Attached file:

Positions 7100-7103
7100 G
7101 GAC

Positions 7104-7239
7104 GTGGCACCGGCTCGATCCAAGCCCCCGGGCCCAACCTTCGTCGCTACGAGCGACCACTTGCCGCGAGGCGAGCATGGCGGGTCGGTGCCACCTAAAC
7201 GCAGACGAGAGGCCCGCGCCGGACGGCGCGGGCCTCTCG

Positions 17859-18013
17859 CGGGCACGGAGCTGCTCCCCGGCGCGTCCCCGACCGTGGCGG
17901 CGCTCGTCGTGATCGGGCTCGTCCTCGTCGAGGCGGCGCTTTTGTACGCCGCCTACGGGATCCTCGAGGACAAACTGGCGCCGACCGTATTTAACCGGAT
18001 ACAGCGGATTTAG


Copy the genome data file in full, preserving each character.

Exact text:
Positions 7100-7103
7100 G
7101 GAC

Positions 7104-7239
7104 GTGGCACCGGCTCGATCCAAGCCCCCGGGCCCAACCTTCGTCGCTACGAGCGACCACTTGCCGCGAGGCGAGCATGGCGGGTCGGTGCCACCTAAAC
7201 GCAGACGAGAGGCCCGCGCCGGACGGCGCGGGCCTCTCG

Positions 17859-18013
17859 CGGGCACGGAGCTGCTCCCCGGCGCGTCCCCGACCGTGGCGG
17901 CGCTCGTCGTGATCGGGCTCGTCCTCGTCGAGGCGGCGCTTTTGTACGCCGCCTACGGGATCCTCGAGGACAAACTGGCGCCGACCGTATTTAACCGGAT
18001 ACAGCGGATTTAG